It’s fair to say that the Buffalo TeraStation Pro II didn’t break any of our performance records. We tested using both 100 Mbps and 1000 Mbps LAN connections in RAID 0, RAID 5 and RAID 10 configurations. Standard and 4K jumbo frames were tested at with file sizes from 64 KB to 1GB.
- Firmware version tested was 1.10
- The full testing setup and methodology are described on this page
- To ensure connection at the intended speeds, the iozone test machine and NAS under test were manually moved between a NETGEAR GS108 10/100/1000Mbps switch for gigabit-speed testing and a 10/100 switch for 100 Mbps testing.
For the 1000 Mbps tests, the TeraStation Pro II generally performed in the middle of the pack. Its ranking ranged between third and seventh, but scored either third or fourth on five of the eight 1000 Mbps tests I reviewed. In fairness, the Thecus High performance NAS (N5200) and the Thecus Ultra-hi performance Storage server (1U4500) both put up some performance numbers that are hard to beat.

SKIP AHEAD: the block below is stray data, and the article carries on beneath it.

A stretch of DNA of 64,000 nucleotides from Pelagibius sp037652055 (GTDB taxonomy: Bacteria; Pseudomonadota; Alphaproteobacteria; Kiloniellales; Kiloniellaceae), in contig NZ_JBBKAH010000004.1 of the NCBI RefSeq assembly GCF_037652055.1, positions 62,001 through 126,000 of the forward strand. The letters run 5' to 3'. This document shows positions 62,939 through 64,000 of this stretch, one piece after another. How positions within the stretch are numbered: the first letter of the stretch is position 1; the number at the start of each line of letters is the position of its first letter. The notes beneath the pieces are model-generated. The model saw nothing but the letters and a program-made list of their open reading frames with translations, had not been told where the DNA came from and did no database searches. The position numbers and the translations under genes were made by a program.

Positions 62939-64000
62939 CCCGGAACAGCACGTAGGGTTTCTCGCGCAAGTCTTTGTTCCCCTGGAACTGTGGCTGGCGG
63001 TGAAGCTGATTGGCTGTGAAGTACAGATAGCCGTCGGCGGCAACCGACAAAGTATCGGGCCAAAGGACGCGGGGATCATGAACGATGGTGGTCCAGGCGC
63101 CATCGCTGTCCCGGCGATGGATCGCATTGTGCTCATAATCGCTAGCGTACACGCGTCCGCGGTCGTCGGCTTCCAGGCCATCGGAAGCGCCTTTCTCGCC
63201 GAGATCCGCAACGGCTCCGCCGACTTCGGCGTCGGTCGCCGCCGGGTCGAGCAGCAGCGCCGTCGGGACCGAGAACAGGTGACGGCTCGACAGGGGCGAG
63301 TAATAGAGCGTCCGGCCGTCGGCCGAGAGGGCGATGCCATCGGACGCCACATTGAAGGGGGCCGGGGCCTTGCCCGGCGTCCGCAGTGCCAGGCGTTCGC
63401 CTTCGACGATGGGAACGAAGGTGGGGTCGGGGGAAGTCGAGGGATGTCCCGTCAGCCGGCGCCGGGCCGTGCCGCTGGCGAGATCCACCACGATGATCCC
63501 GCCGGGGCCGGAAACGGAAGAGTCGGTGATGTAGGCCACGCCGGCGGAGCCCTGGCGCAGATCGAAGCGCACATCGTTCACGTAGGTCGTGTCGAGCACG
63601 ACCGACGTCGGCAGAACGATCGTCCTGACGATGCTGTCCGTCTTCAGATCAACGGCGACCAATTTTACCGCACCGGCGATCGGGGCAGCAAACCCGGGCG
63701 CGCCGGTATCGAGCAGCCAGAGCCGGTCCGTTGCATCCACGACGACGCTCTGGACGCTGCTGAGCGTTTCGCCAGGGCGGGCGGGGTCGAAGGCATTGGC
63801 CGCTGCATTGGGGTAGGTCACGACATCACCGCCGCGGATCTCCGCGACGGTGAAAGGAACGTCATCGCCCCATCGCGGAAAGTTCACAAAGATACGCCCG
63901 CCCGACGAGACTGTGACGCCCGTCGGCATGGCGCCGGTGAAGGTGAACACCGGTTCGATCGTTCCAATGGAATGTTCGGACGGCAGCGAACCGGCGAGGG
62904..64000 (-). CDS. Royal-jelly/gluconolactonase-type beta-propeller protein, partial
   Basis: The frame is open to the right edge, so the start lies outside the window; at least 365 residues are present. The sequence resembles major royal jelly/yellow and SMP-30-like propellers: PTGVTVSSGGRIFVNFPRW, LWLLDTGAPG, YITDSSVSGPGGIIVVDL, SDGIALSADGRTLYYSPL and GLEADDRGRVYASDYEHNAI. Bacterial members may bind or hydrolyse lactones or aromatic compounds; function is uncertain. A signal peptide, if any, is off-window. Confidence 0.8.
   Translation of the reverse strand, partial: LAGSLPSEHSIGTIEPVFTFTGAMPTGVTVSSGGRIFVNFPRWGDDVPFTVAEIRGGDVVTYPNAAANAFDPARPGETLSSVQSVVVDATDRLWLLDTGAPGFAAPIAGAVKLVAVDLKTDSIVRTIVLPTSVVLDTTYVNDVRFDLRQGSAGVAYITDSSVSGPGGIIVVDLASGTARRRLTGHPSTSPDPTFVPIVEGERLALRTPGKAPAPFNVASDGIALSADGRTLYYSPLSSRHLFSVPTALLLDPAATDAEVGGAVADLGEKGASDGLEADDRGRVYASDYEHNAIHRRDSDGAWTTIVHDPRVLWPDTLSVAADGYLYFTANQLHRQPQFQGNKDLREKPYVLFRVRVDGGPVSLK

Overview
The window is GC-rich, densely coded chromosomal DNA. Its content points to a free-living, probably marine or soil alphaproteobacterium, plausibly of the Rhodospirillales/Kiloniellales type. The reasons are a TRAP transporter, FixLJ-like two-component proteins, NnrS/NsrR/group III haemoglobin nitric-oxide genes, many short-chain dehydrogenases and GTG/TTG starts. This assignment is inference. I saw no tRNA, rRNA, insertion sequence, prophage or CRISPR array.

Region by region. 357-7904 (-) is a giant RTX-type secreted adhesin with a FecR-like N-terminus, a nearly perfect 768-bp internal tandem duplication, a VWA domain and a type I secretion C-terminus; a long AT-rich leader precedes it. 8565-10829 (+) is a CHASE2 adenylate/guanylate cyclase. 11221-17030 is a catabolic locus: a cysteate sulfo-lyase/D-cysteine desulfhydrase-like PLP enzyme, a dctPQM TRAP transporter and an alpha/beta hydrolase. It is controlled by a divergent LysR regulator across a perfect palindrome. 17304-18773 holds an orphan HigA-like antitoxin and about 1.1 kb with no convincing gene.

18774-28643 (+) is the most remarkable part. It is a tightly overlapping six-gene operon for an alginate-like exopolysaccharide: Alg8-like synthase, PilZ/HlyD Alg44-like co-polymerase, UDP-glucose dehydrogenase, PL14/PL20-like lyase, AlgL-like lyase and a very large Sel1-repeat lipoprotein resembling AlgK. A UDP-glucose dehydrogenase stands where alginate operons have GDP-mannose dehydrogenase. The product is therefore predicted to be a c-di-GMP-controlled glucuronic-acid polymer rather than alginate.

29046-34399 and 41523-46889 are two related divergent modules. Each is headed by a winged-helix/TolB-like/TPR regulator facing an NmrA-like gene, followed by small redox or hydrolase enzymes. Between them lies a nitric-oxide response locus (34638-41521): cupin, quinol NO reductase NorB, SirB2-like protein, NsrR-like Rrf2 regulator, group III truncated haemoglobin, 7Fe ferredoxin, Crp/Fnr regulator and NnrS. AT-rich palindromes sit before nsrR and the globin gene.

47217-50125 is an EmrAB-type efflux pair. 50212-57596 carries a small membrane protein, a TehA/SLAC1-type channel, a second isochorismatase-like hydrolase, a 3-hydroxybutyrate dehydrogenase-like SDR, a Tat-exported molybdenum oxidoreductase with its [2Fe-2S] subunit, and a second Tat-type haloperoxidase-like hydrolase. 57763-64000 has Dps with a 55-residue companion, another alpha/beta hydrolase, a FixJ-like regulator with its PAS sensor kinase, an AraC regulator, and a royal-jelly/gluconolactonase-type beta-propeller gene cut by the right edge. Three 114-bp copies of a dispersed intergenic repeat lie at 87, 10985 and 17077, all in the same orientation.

For example, on the 1000 Mbps Average write test, the Thecus Storage server placed first with 39.1 MBps of throughput. The Pro II came in fourth with 19.2 MBps. Similarly, the 1000 Mbps average read results (Figure 14) found the Thecus Storage server again in first place with 39.4 MBps. The TeraStation Pro II placed fifth at 24.3 MBps. You can create your own comparison charts for up to six products by going to the NAS charts .
Figure 14: The TeraStation Pro II placed fifth in 1000 Mbps Read Performance
Buffalo has a long history of designing and selling both direct and network attached storage devices. The products often have innovative features such as NAS-to-NAS backup or support for DFS, but they also sometimes miss the basics. At a time when the industry is trending towards hot-swappable SATA drives with cable-less connection, I was quite surprised to discover that the TeraStation Pro II’s design relied on an older "quick swappable" technology.
Still, the TeraStation offers a lot of storage with numerous configuration options and average performance at a good price. If you can live without constant data availability and can afford about five minutes of downtime when swapping out a drive, maybe quick swappable is good enough. With any luck, you won’t have to worry about swapping drives at all.